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MAPI Business Outlook: Manufacturing Finds its Footing

April 18, 2014, 07:14 AM
Filed Under: Economic Commentary

Despite some concerns with current business conditions, near-term prospects for the manufacturing sector look bright, according to the quarterly Manufacturers Alliance for Productivity and Innovation (MAPI) MAPI Business Outlook.

The survey’s composite index is a leading indicator for the manufacturing sector. The March 2014 composite index improved to 69 from 67 in the December 2013 survey—the fifth straight quarterly advance and the highest level since the March 2011 reading of 72. For 18 quarters, the index has remained above the threshold of 50, the dividing line separating contraction and expansion.

“The continued improvement in the composite index and the rise in all of the forward looking individual indexes signal growing confidence that manufacturing activity in 2014 will exceed its 2013 level,” wrote Donald A. Norman, Ph.D., MAPI senior economist and survey coordinator.

The Composite Business Outlook Index is based on a weighted sum of the Prospective U.S. Shipments, Backlog Orders, Inventory, and Profit Margin Indexes. In the outlook, the views of 57 senior financial executives representing a broad range of manufacturing industries are segmented into 12 individual indexes split between current business conditions and forward looking prospects. Of those 12 indexes, 9 increased and 3 declined.

Current Business Condition Indexes

The Capacity Utilization Index, which measures the percentage of firms operating above 85% of capacity, saw a significant increase, climbing to 35.7% in March from 27.3% in December. Its long-term average is 32%.

The Inventory Index, based on a comparison of inventory levels in the first quarter of 2014 with those in the first quarter of 2013, increased to 66 in March from 61 in December. The upward trend indicates an ongoing inventory build. The Backlog Orders Index rose to 69 from 64.

Three indexes declined, showing some softness in the current manufacturing landscape, but all remain above 50, the dividing line between expansion and contraction.

The Export Orders Index, which compares anticipated exports in the first quarter of 2014 with those of one year prior, dropped to 60 from 67. The Profit Margin Index decreased to 66 in March from 72 in December. Finally, the Current Orders Index dipped slightly to 71 from 72 in the previous report.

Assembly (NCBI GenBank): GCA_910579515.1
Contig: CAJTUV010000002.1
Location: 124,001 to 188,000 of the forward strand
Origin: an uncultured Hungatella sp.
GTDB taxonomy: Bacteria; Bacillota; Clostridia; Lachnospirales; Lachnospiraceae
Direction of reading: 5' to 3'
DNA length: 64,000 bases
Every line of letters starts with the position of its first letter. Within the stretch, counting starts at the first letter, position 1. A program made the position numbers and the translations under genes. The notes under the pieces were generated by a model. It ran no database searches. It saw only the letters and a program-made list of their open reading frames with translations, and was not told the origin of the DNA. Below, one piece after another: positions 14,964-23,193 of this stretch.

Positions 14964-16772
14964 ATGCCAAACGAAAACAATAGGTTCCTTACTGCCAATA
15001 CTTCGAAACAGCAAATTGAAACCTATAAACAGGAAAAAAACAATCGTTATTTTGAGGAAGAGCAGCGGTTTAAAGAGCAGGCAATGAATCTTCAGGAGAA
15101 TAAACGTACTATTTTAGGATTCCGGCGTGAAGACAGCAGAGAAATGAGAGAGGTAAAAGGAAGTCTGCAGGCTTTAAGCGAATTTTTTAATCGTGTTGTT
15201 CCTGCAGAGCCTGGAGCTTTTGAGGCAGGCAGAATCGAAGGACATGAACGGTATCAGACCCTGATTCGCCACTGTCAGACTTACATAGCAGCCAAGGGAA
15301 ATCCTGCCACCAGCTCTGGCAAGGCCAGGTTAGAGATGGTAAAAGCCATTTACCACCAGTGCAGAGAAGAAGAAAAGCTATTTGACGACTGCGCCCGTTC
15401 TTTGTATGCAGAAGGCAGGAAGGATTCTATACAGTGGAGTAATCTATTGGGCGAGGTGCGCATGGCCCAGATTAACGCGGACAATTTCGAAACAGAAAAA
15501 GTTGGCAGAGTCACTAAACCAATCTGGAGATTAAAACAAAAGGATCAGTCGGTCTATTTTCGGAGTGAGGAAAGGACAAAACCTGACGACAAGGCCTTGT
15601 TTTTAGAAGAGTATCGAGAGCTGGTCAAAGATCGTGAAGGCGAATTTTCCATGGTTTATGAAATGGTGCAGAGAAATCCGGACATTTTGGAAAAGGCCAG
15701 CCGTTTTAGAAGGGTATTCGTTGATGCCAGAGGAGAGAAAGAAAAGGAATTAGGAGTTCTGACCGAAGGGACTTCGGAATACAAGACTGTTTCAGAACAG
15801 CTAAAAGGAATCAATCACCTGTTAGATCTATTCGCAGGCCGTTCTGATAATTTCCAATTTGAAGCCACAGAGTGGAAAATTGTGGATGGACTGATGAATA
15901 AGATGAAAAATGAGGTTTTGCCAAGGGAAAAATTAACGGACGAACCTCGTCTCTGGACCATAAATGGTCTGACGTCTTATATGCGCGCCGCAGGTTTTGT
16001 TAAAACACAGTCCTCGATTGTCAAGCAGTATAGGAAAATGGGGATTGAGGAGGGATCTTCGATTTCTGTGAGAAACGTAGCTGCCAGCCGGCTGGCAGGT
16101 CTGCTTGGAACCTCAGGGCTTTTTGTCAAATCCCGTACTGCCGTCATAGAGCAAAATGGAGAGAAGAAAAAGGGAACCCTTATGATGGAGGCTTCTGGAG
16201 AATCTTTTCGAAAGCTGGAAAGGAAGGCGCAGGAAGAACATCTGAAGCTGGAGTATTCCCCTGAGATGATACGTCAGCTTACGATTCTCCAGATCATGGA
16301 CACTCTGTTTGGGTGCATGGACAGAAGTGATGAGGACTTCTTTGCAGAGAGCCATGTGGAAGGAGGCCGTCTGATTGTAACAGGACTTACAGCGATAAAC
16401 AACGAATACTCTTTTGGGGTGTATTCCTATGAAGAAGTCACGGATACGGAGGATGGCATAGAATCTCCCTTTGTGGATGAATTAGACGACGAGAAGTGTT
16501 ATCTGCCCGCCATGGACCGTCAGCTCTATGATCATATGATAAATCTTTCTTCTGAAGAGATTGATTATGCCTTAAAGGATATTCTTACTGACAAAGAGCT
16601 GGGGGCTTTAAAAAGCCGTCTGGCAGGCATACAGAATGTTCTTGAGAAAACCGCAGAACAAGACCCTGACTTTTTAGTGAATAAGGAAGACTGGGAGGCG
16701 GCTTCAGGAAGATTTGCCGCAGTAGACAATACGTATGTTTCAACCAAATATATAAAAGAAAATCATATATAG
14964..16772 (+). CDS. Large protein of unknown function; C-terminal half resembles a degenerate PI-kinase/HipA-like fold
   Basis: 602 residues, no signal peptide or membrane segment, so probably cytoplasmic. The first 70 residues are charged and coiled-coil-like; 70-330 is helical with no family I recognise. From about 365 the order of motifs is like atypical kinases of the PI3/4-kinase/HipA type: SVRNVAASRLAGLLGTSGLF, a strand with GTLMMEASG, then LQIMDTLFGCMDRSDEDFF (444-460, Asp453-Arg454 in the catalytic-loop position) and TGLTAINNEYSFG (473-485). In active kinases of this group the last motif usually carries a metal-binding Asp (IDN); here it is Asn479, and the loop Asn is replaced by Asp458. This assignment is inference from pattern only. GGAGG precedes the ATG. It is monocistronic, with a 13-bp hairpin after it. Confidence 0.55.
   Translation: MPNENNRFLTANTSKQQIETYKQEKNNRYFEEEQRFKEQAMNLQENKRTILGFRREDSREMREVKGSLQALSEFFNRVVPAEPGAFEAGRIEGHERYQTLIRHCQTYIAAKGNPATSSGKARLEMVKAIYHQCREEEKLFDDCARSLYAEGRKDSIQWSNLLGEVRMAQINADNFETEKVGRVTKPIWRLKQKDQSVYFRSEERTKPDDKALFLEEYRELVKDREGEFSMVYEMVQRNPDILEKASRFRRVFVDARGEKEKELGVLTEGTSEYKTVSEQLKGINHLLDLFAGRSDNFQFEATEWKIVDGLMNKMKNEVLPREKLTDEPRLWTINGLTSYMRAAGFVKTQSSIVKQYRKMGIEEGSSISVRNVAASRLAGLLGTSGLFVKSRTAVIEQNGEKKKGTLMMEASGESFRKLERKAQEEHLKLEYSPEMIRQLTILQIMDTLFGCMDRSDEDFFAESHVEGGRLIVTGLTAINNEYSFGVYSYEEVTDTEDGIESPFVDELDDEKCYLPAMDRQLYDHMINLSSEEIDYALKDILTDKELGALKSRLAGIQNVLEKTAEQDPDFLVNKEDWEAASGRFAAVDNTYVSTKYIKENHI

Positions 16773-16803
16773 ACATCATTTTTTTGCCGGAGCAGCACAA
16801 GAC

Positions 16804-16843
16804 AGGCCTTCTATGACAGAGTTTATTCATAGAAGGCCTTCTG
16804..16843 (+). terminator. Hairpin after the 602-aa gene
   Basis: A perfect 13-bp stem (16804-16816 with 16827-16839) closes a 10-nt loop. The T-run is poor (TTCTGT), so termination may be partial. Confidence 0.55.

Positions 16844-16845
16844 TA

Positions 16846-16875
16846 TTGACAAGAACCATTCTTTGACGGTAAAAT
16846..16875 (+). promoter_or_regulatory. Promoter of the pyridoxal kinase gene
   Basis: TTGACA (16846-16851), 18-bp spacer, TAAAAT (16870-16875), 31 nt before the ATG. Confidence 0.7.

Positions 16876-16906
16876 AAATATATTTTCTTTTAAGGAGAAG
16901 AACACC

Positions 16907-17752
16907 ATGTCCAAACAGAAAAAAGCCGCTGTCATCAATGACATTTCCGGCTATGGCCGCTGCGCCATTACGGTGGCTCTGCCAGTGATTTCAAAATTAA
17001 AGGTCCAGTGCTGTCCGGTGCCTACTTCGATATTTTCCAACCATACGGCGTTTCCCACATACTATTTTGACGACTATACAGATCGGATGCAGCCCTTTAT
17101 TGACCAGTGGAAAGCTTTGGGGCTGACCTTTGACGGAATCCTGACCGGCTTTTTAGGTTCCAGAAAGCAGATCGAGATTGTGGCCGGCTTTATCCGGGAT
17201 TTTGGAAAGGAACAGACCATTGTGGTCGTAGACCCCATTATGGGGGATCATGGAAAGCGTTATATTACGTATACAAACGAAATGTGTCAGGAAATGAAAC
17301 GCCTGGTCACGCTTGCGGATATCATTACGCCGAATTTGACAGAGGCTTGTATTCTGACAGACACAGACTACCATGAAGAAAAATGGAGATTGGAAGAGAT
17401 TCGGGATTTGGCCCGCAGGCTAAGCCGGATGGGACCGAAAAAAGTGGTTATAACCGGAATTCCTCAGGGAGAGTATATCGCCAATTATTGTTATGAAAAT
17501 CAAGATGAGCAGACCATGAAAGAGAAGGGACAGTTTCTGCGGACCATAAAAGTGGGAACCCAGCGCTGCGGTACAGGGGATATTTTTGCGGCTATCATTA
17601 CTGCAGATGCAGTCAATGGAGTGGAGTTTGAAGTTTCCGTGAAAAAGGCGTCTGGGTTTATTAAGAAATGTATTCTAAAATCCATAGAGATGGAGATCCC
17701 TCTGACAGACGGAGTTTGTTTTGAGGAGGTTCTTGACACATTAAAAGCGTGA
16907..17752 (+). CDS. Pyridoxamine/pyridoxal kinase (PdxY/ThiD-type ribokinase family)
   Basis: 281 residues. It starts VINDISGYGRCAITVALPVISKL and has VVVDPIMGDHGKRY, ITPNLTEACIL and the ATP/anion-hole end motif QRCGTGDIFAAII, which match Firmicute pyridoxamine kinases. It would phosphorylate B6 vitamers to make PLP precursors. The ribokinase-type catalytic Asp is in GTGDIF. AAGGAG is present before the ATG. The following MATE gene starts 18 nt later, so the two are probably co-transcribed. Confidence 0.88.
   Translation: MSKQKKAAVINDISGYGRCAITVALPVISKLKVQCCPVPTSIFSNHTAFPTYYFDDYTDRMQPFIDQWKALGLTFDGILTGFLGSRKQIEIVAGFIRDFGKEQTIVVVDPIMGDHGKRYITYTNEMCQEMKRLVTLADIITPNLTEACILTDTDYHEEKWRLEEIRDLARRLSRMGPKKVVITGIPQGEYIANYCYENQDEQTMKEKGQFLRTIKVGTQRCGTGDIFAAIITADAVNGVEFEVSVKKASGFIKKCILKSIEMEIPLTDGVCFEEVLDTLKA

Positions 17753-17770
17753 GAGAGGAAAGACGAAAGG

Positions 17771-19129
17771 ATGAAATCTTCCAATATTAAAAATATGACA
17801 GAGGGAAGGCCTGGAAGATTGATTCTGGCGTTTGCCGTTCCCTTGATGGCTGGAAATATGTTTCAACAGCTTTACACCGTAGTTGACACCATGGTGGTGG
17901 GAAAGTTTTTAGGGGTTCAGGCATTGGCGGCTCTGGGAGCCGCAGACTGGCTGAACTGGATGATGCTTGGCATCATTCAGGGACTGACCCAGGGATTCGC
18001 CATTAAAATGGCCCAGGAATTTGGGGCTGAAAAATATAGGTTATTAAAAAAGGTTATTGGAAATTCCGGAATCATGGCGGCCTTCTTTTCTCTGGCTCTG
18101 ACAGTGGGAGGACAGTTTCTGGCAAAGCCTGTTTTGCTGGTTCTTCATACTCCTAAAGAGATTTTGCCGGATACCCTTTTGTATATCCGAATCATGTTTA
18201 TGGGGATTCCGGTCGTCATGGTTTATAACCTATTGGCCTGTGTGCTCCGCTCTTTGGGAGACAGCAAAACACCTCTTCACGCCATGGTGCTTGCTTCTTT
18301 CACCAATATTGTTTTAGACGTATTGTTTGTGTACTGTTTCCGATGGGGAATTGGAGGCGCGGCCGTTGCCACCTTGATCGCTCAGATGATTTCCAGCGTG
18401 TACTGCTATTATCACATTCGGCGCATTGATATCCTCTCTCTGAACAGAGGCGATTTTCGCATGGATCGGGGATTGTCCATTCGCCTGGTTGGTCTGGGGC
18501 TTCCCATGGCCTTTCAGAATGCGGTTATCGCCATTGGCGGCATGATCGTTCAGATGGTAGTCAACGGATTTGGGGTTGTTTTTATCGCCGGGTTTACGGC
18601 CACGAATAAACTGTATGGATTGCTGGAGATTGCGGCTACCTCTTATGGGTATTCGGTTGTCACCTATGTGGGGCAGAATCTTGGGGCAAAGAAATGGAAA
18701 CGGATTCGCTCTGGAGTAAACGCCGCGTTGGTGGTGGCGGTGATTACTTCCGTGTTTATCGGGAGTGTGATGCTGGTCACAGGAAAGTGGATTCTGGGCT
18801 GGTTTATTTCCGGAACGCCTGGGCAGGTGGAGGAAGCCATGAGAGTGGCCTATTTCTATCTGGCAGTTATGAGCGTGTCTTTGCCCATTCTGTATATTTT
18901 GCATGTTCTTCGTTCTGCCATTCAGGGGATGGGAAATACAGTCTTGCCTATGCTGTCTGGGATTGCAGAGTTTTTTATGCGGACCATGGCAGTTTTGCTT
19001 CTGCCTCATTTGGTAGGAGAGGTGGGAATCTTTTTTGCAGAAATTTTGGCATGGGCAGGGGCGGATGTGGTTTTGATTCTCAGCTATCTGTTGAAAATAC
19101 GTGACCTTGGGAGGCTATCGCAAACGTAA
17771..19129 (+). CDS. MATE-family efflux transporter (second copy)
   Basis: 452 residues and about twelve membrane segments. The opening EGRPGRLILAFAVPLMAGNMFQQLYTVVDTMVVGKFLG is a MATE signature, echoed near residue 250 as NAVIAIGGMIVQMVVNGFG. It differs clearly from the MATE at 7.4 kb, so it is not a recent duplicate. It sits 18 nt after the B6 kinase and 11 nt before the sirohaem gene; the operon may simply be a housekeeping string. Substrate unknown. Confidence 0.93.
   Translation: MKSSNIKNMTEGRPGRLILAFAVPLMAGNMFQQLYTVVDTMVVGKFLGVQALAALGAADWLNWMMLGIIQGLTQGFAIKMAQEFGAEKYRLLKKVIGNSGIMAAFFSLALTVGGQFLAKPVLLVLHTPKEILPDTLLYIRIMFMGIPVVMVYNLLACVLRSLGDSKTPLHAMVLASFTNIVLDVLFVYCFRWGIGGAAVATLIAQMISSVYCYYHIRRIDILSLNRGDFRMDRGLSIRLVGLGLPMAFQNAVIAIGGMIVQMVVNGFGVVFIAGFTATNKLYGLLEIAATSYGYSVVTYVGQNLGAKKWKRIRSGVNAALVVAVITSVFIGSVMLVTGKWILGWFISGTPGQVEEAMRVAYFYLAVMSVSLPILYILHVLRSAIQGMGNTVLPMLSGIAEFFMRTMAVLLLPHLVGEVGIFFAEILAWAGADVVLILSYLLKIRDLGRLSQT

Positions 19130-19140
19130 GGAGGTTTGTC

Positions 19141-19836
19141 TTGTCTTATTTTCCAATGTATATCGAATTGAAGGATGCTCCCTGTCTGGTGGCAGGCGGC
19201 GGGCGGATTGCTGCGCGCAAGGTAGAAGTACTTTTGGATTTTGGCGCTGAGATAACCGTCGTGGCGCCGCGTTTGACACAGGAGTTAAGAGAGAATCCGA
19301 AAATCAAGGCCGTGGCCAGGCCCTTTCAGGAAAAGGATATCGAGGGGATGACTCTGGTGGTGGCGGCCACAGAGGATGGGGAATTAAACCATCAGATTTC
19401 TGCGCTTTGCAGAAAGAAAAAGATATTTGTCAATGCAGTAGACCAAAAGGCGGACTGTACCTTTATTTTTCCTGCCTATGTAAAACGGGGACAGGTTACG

Forward Looking Indexes

All six forward looking indexes showed strength.The Non-U.S. Investment Index, which forecasts investment abroad, experienced an 18-point gain to 59 in the current survey. The U.S. Investment Index, based on executives’ expectations regarding domestic capital investment for 2014 compared to 2013, rose to 59 from 54 in the previous survey.

The Prospective U.S. Shipments Index, which reflects expectations for second quarter 2014 shipments compared with those in the second quarter of 2013, increased to 88 in the current survey from 79 in December. The Prospective Non-U.S. Shipments Index, which measures expectations for shipments abroad by foreign affiliates of U.S. firms for the same period, advanced to 81 in March from 72 in the previous report.

The Research and Development Spending Index improved to 69 in March from 61 in December; this index compares anticipated spending for the years 2013 and 2014. The Annual Orders Index, which is based on a comparison of expected orders for all of 2014 with orders in 2013, was a robust 89, an increase from 86 in the December survey.

Uncertainty and Investment

In a supplemental section, participants were queried as to the impact of policy uncertainty on investment spending. Most respondents indicated that uncertainty is not, at least currently, a significant factor holding back investment.

Forty-two percent reported that their companies’ capital spending will rise in 2014 while 43% said it will be approximately equal to last year’s spending. Seventy-nine percent of respondents indicated that increased policy uncertainty during the last two years did not contribute to lower spending.

The three most important sources of policy uncertainty were reported to be monetary policy, calls for changes in corporate tax policy, and environmental regulations.

MAPI’s Composite Business Outlook Index is a historically accurate near-term preview of business prospects for the manufacturing sector and is a leading indicator of the Federal Reserve’s industrial production index.

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